Location: New York Area
14,115 posts, read 5,589,430 times
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Quote:
Originally Posted by cebuan View Post
The entire naval Pacific fleet was, which even after Pearl Harbor, was by itself enough to defeat Japan. You can't defeat an argument with a quibble, especially when that's all you've got.

So just strike out the word "entire", read my post again, and get back to me.
That is no quibble; very little of America's military force was concentrated at Pearl Harbor. Japan was betting that we wouldn't go to war over a territory. That's a main reason that Alaska and Hawaii became states in the aftermath of WWII and Korea.
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Old 01-26-2019, 08:19 PM
 
Location: Cebu, Philippines
3,092 posts, read 1,129,611 times
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Quote:
Originally Posted by msgsing View Post
Oh my God. Just about everything you have said is historically incorrect.
So you believe the American Pacific fleet just happened to all be at Pearl at the same time (or were not really there at all), nobody had any notion to use them tactically against the Japanese, and the attack was intended to target blonde blue-eyed civilians and civilian installations, they accidentally hit military targets instead.. Umm, OK.

Last edited by cebuan; 01-26-2019 at 08:28 PM..
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Old 01-27-2019, 09:53 AM
 
Location: NE Mississippi
12,358 posts, read 7,877,302 times
Reputation: 18110
Quote:
Originally Posted by Bluefox View Post
I would have to say the Mongol invasions. So many people slaughtered, so many priceless writings, art, and architecture destroyed. Rape, plunder, genocide. Cities like Baghdad and Kiev utterly annihilated. Baghdad, in particular, never recovered from it. And the Mongols contributed very little, politically or culturally, to the kingdoms they subjugated. The only positive aspects of that era, as far as Iím concerned, were the victories against the Mongols, in places like Austria and Japan. The tremendous adversity the Mongols presented provided an opportunity for some figures to really shine in their victories against them, and they are still talked about to this day.

The military prowess of the Mongols was beyond reproach, but they frankly sucked at governing and maintaining their empire, and eventually just became absorbed into the various cultures they conquered, and it was a dramatically quick process, comparatively speaking.
I think you will find that the Mongols did not assimilate into their conquered territories in Europe, although they probably did in China.
The Mongols went home. They were called home after the death of their leader and never resumed their wild expansion in Europe. During their brutal occupation of European countries it was made illegal for any non-Mongol to learn the Mongol language.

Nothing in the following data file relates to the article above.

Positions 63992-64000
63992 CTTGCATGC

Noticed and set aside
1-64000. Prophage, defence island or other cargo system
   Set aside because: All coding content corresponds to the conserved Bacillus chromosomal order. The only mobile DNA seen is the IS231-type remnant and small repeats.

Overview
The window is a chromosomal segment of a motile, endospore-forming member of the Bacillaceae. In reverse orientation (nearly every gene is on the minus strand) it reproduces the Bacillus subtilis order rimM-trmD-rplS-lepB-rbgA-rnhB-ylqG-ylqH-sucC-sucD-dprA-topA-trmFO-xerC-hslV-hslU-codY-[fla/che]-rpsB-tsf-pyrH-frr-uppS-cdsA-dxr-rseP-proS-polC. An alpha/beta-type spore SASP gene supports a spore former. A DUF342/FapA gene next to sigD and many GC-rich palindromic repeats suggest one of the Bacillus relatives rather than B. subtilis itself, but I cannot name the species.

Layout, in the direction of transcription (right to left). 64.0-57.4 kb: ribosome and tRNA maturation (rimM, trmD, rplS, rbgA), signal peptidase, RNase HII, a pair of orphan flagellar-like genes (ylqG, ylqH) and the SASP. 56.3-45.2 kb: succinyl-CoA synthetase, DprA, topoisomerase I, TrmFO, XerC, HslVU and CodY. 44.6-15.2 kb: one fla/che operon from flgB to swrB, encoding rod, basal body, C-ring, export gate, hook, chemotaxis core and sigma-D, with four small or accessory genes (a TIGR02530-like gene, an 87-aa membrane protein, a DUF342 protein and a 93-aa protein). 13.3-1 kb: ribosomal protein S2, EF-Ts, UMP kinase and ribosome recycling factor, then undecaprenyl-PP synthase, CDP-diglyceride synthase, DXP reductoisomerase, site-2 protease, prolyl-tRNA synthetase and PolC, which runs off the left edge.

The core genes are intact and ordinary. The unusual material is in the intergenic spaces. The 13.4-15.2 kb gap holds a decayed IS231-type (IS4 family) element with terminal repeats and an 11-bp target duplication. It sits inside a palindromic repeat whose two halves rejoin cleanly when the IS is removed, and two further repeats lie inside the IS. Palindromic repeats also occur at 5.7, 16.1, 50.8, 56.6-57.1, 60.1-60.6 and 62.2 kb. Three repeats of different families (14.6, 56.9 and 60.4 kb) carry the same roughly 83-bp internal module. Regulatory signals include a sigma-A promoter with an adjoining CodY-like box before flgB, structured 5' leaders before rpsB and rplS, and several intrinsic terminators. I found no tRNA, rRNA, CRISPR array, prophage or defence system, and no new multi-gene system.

That at was all around, what?... 1200 AD. Same time period as The Crusades by the Normans.



As an aside:
Does this remind you of the story of the Huns at around 400AD? They showed up in Europe killing everyone in sight, riding horses with great skill, and shooting with deadly accuracy. I saw a scientist reconstruct the face from a Hun skeleton, and she was decidedly Asian looking.
Most sources say the Huns retreated but a few say they assimilated. I think it was probably a combination of both. No one knows exactly where they came from; no one can say where they went.
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Old 01-27-2019, 11:41 PM
 
Location: First Hill, Seattle
5,650 posts, read 5,996,296 times
Reputation: 7505
Quote:
Originally Posted by Listener2307 View Post
I think you will find that the Mongols did not assimilate into their conquered territories in Europe, although they probably did in China.
The Mongols went home. They were called home after the death of their leader and never resumed their wild expansion in Europe. During their brutal occupation of European countries it was made illegal for any non-Mongol to learn the Mongol language.
That at was all around, what?... 1200 AD. Same time period as The Crusades by the Normans.



As an aside:
Does this remind you of the story of the Huns at around 400AD? They showed up in Europe killing everyone in sight, riding horses with great skill, and shooting with deadly accuracy. I saw a scientist reconstruct the face from a Hun skeleton, and she was decidedly Asian looking.
Most sources say the Huns retreated but a few say they assimilated. I think it was probably a combination of both. No one knows exactly where they came from; no one can say where they went.
Yeah, the Mongols never had an established presence in Europe, they mostly pillaged and then left. They definitely were absorbed into the cultures of the east and central Asian parts of their empire, like the Chagatai Khanate and definitely the Yuan Dynasty.

And yes - definitely reminds me of the Huns. However, we have such a greater wealth of written records from contemporaneous sources about the Mongols compared to the Huns. I’m sure the Hunnic invasions were no less brutal, but certainly seemed to have been on a smaller scale than the Mongol invasions.